Researchers track evolution through snapshots of 40,000 generations

Discussion in 'Biology & Genetics' started by river-wind, Sep 20, 2012.

  1. river-wind Valued Senior Member


    A follow-up report on the E coli speciation event reported in 2008. The team has gone back to preserved samples from every 500 generations, and genetically sequenced them to identify the points at which new mutations arose, and at which point those mutations started becoming predominant in the population.

    Still an open question regarding all of the steps that went on - as discussed at the end of the article, citrate-eating genes by themselves don't result in efficient citrate eating. Something else not yet understood is going on, too! More work to do!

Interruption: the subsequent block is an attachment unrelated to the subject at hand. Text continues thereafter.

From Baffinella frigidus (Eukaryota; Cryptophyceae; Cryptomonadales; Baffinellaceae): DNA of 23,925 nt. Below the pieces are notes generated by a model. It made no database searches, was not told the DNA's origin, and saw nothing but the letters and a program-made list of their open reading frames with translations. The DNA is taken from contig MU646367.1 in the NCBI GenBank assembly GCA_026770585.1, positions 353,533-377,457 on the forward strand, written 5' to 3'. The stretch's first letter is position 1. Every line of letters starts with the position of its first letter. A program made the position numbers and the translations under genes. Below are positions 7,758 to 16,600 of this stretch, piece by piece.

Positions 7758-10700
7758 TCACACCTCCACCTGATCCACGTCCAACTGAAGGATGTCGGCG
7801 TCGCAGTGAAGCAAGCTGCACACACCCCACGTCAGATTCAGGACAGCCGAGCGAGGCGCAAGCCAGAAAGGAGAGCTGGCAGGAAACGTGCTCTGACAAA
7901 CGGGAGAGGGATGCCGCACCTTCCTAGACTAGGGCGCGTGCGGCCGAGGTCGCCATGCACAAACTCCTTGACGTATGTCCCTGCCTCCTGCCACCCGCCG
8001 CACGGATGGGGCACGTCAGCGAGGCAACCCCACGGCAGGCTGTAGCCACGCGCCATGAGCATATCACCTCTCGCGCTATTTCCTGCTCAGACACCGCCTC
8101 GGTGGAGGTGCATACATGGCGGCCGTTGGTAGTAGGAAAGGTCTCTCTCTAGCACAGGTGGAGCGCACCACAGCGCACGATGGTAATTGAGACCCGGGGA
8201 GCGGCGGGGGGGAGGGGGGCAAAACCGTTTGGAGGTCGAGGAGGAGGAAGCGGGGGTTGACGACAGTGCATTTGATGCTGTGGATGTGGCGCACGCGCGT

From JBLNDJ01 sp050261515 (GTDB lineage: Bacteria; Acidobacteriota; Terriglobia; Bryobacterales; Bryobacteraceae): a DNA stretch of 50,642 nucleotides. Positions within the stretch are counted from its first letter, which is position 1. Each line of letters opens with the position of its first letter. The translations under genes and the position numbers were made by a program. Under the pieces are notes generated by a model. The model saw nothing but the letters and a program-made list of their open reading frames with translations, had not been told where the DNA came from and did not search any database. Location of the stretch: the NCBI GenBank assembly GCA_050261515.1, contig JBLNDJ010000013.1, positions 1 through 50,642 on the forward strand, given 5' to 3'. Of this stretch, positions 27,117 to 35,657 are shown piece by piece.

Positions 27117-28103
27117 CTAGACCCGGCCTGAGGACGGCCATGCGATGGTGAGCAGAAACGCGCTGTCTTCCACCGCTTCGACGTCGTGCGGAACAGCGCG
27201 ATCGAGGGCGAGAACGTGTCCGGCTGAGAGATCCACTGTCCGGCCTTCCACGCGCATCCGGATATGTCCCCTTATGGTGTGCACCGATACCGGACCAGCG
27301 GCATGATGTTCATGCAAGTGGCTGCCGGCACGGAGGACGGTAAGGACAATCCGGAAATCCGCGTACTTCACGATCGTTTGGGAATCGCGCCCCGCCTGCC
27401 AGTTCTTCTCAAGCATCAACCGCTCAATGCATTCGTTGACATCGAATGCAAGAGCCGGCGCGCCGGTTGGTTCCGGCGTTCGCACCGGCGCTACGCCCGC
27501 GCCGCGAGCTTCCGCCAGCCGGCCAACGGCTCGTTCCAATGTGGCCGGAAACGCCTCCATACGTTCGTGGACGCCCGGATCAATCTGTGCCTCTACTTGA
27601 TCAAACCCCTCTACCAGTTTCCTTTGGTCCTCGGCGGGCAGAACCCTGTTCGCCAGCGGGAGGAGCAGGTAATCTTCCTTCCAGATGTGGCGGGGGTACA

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  3. GeoffP Caput gerat lupinum Valued Senior Member

    Ahh I remember this one. Nice.

    But don't forget: no one was watching the speciation in the interim when they weren't taking those 40,000 samples of citrate transport evolution. Science has no answer for what occurred within those intervals, or however infinitesimal an interval creationists will try to point to.
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